With the approach of 2008, there is a renewed sense of urgency surrounding executive benefit plans’ compliance with the ?409A “Final Regulations” issued by the IRS this spring. That’s because December 31, 2008 marks the deadline for adhering to the new regulations–with potentially large penalties hanging in the balance.
Surprisingly, though, these penalties are not a risk faced by the companies that drafted the executive benefit plans in question. The participants themselves are running the risk of a 20% tax penalty simply for taking part in arrangements that don’t comply with the new rules.
Do these participating executives know of this potential liability? That’s a question every producer should now be asking his or her clients. The answer may save the client from a severe financial blow and lay the groundwork for productive discussions about broader retirement planning issues.
Quiet law, big penalty
When Congress passed ?409A as part of the American Jobs Creation Act of 2004, providing guidance on how certain types of nonqualified executive benefits should be structured, the news was of interest mainly to producers working in that arena. After all, most of ?409A and the final regulations that followed address the requirements for designing, drafting, implementing and operating nonqualified executive deferral arrangements.
Yet, within its pages, was the potential 20% tax penalty for participants of out-of-compliance plans. This is disconcerting since these participants are the least likely to have knowledge of the new rules and have the least ability to make sure arrangements comply with the new rules.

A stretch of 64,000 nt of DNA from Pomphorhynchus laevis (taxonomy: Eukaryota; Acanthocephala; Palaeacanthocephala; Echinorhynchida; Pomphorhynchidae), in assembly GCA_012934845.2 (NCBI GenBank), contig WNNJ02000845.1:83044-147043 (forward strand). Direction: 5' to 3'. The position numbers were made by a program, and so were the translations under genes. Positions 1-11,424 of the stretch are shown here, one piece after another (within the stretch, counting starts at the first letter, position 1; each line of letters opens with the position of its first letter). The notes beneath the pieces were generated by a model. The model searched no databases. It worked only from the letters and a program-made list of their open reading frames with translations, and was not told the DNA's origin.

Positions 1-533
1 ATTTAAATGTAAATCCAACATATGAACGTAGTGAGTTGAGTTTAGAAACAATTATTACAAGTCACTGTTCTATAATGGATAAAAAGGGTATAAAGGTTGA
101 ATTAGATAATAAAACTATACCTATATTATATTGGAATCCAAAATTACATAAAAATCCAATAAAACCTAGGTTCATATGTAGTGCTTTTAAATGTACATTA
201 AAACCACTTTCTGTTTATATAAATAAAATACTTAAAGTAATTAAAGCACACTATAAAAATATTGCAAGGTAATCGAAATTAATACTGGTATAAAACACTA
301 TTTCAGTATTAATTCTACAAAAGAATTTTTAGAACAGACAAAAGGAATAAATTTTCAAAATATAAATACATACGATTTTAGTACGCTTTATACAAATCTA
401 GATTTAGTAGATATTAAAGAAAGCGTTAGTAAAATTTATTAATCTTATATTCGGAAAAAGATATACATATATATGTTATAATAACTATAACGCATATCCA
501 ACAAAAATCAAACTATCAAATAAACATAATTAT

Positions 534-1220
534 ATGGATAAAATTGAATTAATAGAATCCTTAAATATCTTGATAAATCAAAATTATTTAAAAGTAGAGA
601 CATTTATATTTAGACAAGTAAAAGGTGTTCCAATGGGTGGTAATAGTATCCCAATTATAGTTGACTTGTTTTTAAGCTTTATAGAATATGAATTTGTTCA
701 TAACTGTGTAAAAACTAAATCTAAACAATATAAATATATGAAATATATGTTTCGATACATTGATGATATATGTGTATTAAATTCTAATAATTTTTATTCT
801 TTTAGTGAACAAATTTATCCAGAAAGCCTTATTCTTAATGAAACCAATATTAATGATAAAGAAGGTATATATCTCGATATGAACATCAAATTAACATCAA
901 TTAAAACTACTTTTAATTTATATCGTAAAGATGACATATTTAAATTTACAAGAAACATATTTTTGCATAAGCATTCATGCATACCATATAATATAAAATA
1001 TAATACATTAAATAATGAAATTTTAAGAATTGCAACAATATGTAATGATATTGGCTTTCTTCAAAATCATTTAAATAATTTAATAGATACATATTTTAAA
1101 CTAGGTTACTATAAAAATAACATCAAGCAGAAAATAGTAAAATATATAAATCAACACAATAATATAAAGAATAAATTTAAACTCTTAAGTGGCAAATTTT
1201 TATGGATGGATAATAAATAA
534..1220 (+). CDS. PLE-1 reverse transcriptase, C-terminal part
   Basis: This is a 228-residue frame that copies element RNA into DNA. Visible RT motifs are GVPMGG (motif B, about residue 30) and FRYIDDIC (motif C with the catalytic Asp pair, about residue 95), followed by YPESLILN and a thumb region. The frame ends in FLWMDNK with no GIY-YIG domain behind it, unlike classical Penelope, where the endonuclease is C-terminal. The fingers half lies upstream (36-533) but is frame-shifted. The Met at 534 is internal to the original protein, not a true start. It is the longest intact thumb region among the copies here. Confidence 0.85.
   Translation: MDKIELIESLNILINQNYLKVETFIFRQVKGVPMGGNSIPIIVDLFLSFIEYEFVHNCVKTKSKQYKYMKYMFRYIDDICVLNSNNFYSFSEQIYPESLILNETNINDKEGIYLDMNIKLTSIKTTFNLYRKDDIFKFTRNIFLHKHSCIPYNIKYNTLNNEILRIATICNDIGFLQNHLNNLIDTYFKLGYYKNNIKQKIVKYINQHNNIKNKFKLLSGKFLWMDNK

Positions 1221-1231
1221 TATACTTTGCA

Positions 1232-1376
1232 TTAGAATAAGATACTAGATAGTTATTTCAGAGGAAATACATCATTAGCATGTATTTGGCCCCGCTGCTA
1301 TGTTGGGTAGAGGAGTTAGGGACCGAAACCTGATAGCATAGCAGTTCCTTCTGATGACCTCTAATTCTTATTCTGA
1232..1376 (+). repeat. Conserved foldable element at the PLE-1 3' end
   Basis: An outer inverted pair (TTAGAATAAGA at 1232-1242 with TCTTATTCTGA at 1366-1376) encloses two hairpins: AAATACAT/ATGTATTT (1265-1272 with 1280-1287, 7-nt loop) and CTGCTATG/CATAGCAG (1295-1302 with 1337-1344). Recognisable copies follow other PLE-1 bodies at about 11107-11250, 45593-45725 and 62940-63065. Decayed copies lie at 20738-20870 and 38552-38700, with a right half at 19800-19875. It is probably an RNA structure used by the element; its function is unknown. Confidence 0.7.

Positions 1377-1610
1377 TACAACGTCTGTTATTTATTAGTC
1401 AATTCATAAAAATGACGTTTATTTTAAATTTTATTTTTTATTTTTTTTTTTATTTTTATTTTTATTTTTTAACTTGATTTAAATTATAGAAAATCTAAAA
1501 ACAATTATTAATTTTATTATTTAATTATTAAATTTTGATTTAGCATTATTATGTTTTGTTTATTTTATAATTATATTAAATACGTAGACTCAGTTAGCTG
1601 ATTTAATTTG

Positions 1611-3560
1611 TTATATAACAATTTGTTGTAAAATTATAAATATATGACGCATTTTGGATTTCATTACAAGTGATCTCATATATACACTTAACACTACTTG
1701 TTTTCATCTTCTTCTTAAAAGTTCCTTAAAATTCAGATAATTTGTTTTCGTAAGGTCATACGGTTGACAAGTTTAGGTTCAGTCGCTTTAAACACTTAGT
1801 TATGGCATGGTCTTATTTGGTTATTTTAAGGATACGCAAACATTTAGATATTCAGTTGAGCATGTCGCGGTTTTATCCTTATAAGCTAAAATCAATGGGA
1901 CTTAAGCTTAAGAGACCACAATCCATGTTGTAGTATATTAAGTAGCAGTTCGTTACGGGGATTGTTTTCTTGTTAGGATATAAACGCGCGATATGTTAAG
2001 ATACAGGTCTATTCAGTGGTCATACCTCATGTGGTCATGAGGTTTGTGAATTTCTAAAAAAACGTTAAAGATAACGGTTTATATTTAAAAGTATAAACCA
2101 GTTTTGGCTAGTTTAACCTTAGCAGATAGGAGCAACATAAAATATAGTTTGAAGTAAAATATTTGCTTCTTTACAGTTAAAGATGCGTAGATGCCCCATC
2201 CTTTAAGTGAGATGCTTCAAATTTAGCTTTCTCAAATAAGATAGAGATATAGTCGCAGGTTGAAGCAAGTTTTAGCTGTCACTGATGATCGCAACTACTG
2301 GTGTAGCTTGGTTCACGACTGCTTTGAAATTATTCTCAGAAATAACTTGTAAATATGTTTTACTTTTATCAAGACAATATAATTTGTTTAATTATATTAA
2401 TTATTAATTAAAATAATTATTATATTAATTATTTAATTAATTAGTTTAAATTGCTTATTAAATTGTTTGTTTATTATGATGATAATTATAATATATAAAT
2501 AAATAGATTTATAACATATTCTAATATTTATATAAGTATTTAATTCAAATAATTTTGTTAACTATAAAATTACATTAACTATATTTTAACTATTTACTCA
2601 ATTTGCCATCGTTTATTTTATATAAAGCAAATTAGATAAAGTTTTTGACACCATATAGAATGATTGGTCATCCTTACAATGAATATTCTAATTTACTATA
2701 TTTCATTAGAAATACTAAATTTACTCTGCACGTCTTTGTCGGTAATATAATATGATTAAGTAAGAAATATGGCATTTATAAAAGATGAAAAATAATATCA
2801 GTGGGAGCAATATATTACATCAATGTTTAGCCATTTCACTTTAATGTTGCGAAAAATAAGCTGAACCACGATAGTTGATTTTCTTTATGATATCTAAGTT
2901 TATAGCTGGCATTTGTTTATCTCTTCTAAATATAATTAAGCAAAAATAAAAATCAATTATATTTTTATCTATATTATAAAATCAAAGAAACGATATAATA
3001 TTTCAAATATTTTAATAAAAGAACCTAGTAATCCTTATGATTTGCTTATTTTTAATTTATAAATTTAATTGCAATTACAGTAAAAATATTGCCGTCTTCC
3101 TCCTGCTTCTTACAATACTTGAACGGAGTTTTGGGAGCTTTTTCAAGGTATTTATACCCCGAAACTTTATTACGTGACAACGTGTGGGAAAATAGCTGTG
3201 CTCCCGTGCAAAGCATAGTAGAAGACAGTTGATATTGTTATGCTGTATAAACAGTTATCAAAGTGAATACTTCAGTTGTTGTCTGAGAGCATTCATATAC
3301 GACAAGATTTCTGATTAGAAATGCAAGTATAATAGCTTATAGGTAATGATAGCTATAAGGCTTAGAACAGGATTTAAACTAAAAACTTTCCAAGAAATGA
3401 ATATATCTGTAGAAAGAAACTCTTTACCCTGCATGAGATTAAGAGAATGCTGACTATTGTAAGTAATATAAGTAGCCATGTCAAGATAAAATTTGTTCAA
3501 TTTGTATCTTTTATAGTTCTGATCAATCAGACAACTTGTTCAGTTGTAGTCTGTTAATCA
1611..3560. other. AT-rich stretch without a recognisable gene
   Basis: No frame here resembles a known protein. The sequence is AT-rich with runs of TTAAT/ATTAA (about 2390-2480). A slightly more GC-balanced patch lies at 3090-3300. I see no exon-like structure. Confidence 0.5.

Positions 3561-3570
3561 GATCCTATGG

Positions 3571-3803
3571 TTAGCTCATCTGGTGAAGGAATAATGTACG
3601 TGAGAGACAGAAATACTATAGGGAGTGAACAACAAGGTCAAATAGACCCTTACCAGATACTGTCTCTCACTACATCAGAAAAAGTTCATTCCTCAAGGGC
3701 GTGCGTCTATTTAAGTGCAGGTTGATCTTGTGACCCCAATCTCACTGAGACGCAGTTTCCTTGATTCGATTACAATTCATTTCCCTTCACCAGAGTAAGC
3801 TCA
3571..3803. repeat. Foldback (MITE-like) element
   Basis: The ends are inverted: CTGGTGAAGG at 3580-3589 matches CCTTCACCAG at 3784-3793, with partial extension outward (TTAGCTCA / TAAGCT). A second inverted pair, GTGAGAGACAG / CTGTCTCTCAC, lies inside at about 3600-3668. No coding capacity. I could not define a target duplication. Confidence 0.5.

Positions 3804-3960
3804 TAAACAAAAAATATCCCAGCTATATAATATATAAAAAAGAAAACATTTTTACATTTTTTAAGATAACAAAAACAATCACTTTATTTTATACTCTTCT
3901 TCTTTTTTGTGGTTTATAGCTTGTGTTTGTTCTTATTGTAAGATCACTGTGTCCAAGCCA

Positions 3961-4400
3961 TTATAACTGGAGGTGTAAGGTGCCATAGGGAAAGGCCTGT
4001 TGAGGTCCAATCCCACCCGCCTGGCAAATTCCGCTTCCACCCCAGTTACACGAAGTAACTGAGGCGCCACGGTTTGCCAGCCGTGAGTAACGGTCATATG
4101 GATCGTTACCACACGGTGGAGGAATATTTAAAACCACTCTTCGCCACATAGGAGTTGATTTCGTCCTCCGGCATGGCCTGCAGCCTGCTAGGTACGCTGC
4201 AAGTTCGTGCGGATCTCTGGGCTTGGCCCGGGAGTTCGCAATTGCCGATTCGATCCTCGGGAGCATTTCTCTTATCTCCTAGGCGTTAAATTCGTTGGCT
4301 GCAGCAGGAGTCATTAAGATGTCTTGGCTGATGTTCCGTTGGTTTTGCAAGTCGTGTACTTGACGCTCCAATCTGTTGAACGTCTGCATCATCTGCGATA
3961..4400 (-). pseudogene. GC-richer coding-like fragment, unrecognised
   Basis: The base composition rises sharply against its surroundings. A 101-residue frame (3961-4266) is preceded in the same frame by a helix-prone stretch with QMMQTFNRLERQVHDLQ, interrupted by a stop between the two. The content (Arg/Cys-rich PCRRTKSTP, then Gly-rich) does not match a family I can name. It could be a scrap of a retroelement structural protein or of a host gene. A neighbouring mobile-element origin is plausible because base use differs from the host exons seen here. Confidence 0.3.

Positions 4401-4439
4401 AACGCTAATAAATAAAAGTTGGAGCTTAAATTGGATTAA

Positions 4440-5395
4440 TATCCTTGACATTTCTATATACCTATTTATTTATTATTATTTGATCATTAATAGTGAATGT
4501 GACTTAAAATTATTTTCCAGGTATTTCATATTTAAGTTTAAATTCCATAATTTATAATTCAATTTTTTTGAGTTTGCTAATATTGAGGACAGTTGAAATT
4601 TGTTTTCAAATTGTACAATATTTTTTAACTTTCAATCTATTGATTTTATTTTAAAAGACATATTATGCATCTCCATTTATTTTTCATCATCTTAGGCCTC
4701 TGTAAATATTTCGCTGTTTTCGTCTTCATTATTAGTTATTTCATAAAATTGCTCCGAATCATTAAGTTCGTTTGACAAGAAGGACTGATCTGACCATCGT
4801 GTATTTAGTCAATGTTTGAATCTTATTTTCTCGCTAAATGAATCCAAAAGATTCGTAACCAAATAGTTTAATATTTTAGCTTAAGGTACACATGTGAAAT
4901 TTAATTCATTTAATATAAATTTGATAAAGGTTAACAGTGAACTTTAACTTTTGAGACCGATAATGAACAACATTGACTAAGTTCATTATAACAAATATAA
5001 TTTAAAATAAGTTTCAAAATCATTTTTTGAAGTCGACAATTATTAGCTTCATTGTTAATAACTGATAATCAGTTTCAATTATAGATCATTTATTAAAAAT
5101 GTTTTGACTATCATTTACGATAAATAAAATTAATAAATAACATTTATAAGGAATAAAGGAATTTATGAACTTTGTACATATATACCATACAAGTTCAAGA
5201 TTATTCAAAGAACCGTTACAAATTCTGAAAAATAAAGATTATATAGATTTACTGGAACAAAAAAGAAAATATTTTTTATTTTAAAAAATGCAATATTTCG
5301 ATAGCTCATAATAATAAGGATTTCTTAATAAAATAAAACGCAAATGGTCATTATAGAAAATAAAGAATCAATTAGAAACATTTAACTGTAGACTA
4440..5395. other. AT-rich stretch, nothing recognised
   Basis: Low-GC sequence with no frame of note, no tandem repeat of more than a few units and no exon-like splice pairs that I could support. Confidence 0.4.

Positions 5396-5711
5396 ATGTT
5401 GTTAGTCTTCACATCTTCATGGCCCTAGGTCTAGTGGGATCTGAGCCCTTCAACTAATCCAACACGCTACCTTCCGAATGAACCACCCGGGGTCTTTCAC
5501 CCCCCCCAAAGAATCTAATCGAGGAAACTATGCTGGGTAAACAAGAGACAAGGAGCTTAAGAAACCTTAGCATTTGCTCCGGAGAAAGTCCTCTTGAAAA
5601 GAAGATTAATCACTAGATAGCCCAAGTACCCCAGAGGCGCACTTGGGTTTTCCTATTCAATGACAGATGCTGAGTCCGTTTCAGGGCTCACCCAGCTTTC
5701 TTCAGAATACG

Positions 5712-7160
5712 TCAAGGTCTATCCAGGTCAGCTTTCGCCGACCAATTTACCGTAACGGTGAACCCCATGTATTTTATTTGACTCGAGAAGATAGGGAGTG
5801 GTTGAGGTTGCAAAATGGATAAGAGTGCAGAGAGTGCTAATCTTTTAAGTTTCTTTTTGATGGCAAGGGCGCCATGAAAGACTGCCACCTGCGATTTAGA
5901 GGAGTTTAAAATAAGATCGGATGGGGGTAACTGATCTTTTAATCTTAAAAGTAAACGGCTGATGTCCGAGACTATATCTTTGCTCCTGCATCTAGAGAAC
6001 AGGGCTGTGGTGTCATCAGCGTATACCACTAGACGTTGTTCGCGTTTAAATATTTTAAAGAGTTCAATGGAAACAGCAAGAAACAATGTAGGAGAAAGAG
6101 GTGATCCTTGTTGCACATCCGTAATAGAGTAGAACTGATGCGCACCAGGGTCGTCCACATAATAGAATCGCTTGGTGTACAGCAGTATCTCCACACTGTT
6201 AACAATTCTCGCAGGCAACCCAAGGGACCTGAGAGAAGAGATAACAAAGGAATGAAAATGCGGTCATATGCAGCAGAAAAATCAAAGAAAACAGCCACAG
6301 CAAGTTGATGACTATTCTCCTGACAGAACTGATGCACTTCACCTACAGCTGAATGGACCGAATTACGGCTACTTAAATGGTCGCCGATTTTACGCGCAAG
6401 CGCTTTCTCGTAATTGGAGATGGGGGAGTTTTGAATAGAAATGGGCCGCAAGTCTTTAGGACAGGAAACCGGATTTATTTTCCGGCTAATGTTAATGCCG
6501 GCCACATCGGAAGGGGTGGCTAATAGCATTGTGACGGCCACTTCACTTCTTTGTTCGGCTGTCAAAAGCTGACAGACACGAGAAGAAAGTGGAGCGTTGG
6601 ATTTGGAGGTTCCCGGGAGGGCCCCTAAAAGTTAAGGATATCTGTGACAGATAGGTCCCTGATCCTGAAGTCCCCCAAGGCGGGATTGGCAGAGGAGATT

There is a significant chance that every financial advisor or life insurance professional has clients who participate in these arrangements. So even those who haven’t worked in the area of executive benefits may be in a position to raise this issue with clients and, in the process, enter the executive benefits business.
As an advisor, you can play a crucial role in helping clients determine whether they are at risk of running afoul of ?409A and the final regulations. How can you identify which clients might be affected? Try asking them these questions:
o Do you have the right to defer some of your income each year?
o Are you able to defer some or all of any bonuses you earn?
o Do you have a salary continuation plan or a supplemental executive retirement plan?
o Will you be paid benefits after retirement based on years of service with your employer?
o Do you participate in a 401(k) mirror plan or a 401(k) look-alike plan?
o Do you participate in a split-dollar arrangement (other than a death-benefit-only arrangement)?
o Do you participate in a 457(f) plan?